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by Jennifer Roback Morse Monday, July 30, 2001
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by Bruce Berkowitz Monday, July 30, 2001
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by Robert Conquest Monday, July 30, 2001
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by Thomas H. Henriksen Monday, July 30, 2001
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by Timothy Garton Ash Monday, July 30, 2001
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by Michael McFaul Monday, July 30, 2001
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by William Ratliff Saturday, June 30, 2001
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by Stephen Haber Monday, July 30, 2001
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by Timothy Charles Brown Monday, July 30, 2001
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by Gary S. Becker Monday, July 30, 2001
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by Peter M. Robinson Monday, July 30, 2001
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by Richard V. Allen Monday, July 30, 2001
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by Charles Hill Monday, July 30, 2001
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by Charles Murray Monday, July 30, 2001
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by Harvey C. Mansfield, Delba Winthrop Saturday, June 30, 2001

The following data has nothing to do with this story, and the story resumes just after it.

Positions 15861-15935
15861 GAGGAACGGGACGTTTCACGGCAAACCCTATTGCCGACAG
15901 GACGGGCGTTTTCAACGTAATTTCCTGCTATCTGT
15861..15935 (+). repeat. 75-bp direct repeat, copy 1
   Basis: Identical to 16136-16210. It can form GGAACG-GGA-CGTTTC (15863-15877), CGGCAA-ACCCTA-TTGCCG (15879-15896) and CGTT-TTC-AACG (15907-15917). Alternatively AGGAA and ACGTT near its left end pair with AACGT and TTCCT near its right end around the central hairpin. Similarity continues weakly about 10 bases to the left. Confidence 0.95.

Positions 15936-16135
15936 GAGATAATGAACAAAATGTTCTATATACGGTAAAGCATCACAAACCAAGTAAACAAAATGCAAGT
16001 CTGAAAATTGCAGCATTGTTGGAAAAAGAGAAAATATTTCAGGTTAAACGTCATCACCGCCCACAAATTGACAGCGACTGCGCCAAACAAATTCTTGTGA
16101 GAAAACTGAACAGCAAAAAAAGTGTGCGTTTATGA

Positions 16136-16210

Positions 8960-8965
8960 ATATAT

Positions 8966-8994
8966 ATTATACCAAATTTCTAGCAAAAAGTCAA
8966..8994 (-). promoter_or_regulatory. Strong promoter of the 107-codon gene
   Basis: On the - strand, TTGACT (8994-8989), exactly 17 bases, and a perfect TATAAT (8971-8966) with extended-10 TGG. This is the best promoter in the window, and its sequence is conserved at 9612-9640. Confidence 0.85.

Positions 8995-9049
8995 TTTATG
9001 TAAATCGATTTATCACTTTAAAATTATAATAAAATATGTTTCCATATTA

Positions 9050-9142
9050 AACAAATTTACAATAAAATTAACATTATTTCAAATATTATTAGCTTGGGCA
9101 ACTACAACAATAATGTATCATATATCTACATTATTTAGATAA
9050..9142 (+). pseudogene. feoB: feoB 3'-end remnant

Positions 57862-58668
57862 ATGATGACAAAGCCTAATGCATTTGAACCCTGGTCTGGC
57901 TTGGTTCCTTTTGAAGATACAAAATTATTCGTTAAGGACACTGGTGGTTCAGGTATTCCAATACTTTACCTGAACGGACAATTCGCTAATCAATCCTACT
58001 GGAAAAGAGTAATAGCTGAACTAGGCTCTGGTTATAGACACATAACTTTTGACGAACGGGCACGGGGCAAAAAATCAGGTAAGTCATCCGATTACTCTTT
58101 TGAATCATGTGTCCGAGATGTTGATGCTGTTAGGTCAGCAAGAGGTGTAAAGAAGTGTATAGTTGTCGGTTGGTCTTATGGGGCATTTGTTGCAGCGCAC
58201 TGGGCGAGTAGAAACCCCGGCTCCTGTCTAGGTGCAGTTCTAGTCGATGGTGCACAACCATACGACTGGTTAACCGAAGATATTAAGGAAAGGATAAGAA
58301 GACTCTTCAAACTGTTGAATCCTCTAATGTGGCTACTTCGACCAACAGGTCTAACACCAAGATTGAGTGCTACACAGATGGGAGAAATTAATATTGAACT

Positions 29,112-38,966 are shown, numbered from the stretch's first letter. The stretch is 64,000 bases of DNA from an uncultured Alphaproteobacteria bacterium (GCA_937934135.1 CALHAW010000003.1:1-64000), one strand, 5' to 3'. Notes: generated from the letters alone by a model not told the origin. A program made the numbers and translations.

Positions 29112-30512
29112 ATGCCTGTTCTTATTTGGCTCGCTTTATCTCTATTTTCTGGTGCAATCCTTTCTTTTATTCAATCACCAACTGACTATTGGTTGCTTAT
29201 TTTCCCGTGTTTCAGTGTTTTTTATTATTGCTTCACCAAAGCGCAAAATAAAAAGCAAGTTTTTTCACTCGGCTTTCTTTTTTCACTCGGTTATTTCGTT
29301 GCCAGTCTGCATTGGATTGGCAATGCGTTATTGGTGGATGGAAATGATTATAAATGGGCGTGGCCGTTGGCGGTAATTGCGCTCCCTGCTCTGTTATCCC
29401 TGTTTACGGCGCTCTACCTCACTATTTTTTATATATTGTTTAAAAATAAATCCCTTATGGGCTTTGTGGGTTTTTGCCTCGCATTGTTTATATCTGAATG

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by Elena Danielson Monday, July 30, 2001
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Hoover Digest 2001 No. 2
Sunday, April 1, 2001

2001 No. 2

by Tom Bethell Monday, April 30, 2001
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by Milton Friedman Monday, April 30, 2001
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by Hanna Skandera, Richard Sousa Monday, April 30, 2001
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by John E. Chubb Monday, April 30, 2001
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by Richard Pipes Monday, April 30, 2001
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by Robert J. Barro Monday, April 30, 2001
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by William Ratliff Monday, April 30, 2001
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by Michael Barone Monday, April 30, 2001
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by Robert Zelnick Monday, April 30, 2001
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by John J. DiIulio Jr. Monday, April 30, 2001
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by Terry Anderson Monday, April 30, 2001
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by Ike C. Sugg Monday, April 30, 2001
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by Paul M. Romer Monday, April 30, 2001
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by John Lewis Gaddis Monday, April 30, 2001
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by Bruce Berkowitz Monday, April 30, 2001
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by Peter J. Duignan Monday, April 30, 2001
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by Charles Hill Monday, April 30, 2001
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by Thomas H. Henriksen Monday, April 30, 2001
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by Michael McFaul Monday, April 30, 2001